Sermon third after Pentecost 2024, 9 June

Fr Nicholas Edwards

As the Rev’d Narelle said last week, we are now in so-called ‘ordinary time’, that time in the church’s calendar when not much seems to happen, after the splendours and excitement of Easter, the Ascension, and the Sundays of Pentecost and the Holy Trinity, and we swap the red and white and gold colours, for green. 

This is the time of the year when the readings appointed for Sunday no longer fit together neatly, as the appointed Scripture does in other times of the year, to form a coherent and harmonious message for the theme of the day, summed up neatly by our opening prayer, which attempts to collect the different parts of the day together in a united thought. 

We are now in that time of year when the OT, the Epistle and Gospel readings follow their own trajectory, rather than then supporting each other. I sometimes wonder if the readings are planned that way to encourage people more to attend church every Sunday, in order to follow the stories and arguments in those respective readings, which progress each week, rather than at other times of the year, when they stand together, and make sense as a group, each Sunday.

Having said that, it does give us a variety of different options for preaching, not being held back by a single main focus for the day. What strikes me in today’s readings is a passage in the Gospel, which speaks about Jesus and his family. We don’t hear much at all in Scripture about his family, and we tend to crave that sort of information about important figures; to know more about their backgrounds and influences, and especially for Jesus, what might have sustained him through the difficulties of his earthly ministry.

Of course, Jesus spoke of his two families—firstly his mother, brothers and sisters that he goes home to, in St Mark’s Gospel, after appointing the twelve. It’s quite a surprising phrase that we heard in the gospel—‘Jesus went home’. We get so used to the idea that Jesus wandered around, without a home, staying with various people on his travels, that to hear of his going home sounds quite odd. In fact, various writers have made much out of the notion that the Son of Man had no place to call home, until he returned to be with his Father, his most important family connection.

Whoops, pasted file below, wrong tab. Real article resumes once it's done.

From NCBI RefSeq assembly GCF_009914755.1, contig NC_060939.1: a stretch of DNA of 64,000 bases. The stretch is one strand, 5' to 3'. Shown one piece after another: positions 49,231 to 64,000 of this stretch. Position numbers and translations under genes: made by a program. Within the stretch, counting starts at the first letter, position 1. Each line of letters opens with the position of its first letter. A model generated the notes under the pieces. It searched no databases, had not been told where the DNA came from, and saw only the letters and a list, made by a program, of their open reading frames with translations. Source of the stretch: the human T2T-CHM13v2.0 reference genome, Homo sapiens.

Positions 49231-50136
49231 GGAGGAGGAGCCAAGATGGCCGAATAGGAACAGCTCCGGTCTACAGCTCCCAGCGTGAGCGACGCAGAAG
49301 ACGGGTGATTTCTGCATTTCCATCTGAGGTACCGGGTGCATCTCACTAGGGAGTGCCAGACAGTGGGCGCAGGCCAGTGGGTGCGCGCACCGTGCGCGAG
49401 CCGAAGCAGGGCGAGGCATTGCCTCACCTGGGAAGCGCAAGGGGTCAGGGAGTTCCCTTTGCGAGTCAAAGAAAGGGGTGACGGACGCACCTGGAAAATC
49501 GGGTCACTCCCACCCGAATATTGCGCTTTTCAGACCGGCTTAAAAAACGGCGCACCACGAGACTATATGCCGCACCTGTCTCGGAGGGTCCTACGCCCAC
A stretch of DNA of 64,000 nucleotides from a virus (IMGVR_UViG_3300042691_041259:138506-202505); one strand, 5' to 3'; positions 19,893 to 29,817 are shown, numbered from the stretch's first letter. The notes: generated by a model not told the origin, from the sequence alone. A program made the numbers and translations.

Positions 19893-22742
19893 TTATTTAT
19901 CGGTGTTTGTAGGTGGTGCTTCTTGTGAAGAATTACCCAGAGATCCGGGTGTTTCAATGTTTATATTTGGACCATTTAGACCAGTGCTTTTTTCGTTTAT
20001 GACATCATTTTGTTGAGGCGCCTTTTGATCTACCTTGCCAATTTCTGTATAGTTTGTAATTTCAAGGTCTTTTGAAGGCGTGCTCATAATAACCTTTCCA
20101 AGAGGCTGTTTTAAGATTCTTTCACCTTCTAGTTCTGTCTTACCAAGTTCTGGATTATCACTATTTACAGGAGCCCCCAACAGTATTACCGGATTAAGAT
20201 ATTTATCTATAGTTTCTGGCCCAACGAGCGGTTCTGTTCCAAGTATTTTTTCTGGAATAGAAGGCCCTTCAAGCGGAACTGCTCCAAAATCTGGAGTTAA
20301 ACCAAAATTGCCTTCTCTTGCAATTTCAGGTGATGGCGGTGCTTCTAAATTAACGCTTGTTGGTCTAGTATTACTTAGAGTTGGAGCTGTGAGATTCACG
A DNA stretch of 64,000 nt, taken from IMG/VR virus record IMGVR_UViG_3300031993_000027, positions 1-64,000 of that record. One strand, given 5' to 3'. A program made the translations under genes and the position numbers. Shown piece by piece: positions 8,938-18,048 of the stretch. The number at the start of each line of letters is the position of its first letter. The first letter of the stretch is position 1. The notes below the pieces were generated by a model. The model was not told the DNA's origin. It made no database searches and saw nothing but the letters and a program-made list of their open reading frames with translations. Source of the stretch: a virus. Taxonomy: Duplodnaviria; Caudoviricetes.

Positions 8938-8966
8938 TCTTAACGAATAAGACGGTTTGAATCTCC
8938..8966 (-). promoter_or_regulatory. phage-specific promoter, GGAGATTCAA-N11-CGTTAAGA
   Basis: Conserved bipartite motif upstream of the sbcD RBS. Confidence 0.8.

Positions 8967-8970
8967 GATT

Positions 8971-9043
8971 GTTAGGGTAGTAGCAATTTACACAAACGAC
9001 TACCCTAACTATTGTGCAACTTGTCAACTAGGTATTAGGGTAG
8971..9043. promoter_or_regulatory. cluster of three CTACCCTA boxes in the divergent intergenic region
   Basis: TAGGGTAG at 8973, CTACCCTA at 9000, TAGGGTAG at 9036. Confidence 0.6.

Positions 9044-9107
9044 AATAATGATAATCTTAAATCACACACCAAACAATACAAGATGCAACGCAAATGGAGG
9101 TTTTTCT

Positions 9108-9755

Jesus also refers to his second family, when he says at the end of our reading, ‘Whoever does the will of God is my brother and sister and mother.’ We have the opportunity to include ourselves in that family.

What do we know of Jesus’ earthly family? His mother St Mary, of course, with him until the end. And Joseph, often referred to as his foster father, who disappears from Scripture before Jesus embarks on his ministry. 

3 or 4 brothers are named (depending where you look) including James (who we know as James the Less, different from our Church’s St James), Joses (a variation on Joseph), Jude (who we believe wrote the epistle of St Jude), and Simon (not Simon Peter, but a different Simon that we don’t hear anything else about). 

It does get complicated regarding the brothers, because the word ‘brothers’ is often used to describe cousins or close friends, and sometimes includes unnamed sisters as well, and so we can’t be sure these were actual blood brothers of Jesus. And church tradition speaks of those brothers as adopted brothers of Jesus, being from a possible previous marriage of St Joseph.

Curiously the brothers appear to be absent at the burial of Jesus, which goes against customs of the day, but they do appear again in the Acts of the Apostles, praying alongside the women, and Jesus’ mother. There are some early writings that name two sisters of Jesus as well—Mary and Salome. The Orthodox church recognises sister Salome as a friend of the mid-wife who helped at the birth of Jesus (Jesus’ midwife is someone we never hear about in the Anglican Church).

In our Gospel reading today we also hear of two startling proclamations from Jesus, firstly that “people will be forgiven for their sins and whatever blasphemies they utter”; and then also, “but whoever blasphemes against the Holy Spirit can never have forgiveness, but is guilty of an eternal sin”.

It is an immense relief to know that we have the opportunity of our sins and whatever blasphemies we utter being forgiven, alongside that opportunity of being part of Jesus’ family. How wonderful to have the slate being wiped clean through the grace of God. But terms and conditions apply. Specifically the unfor-giveable-ness of blasphemy against the Holy Spirit. 

One way of interpreting this is to relate it to what Jesus says in St John’s gospel, chapter 3. “Those who do not believe are condemned already, because they have not believed in the name of the only Son of God.” In other words, the unforgiveable sin of blaspheming against the Holy Spirit is akin to not accepting the divinity of Christ, the Son of God. Those who said Jesus had “an unclean spirit” were declaring that they did not believe in him, as we believe. And so those people have chosen not to avail themselves of the loving salvation of God. 

Sobering thoughts for those who don’t believe, and far too gloomy a note to end this sermon on. So I will remind you of words from our Epistle: “we believe, and so we speak, because we know that the one who raised the Lord Jesus will raise us also with Jesus, and will bring us into his presence.” Amen.